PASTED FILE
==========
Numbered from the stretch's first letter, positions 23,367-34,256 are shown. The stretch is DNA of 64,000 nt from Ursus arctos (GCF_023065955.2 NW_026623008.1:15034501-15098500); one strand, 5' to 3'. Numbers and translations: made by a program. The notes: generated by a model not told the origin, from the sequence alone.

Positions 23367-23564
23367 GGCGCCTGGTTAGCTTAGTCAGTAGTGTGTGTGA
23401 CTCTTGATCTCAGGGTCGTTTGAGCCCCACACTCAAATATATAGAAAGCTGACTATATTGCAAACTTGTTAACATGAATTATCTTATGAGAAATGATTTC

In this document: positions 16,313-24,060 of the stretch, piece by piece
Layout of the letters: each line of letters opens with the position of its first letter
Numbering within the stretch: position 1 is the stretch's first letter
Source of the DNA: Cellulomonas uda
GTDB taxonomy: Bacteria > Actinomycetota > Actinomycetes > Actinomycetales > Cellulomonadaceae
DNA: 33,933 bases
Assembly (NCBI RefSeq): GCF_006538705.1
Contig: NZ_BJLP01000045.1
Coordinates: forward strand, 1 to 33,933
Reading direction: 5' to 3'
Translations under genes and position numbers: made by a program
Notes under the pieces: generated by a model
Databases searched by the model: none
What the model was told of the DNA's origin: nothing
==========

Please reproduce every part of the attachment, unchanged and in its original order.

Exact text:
Numbered from the stretch's first letter, positions 23,367-34,256 are shown. The stretch is DNA of 64,000 nt from Ursus arctos (GCF_023065955.2 NW_026623008.1:15034501-15098500); one strand, 5' to 3'. Numbers and translations: made by a program. The notes: generated by a model not told the origin, from the sequence alone.

Positions 23367-23564
23367 GGCGCCTGGTTAGCTTAGTCAGTAGTGTGTGTGA
23401 CTCTTGATCTCAGGGTCGTTTGAGCCCCACACTCAAATATATAGAAAGCTGACTATATTGCAAACTTGTTAACATGAATTATCTTATGAGAAATGATTTC

In this document: positions 16,313-24,060 of the stretch, piece by piece
Layout of the letters: each line of letters opens with the position of its first letter
Numbering within the stretch: position 1 is the stretch's first letter
Source of the DNA: Cellulomonas uda
GTDB taxonomy: Bacteria > Actinomycetota > Actinomycetes > Actinomycetales > Cellulomonadaceae
DNA: 33,933 bases
Assembly (NCBI RefSeq): GCF_006538705.1
Contig: NZ_BJLP01000045.1
Coordinates: forward strand, 1 to 33,933
Reading direction: 5' to 3'
Translations under genes and position numbers: made by a program
Notes under the pieces: generated by a model
Databases searched by the model: none
What the model was told of the DNA's origin: nothing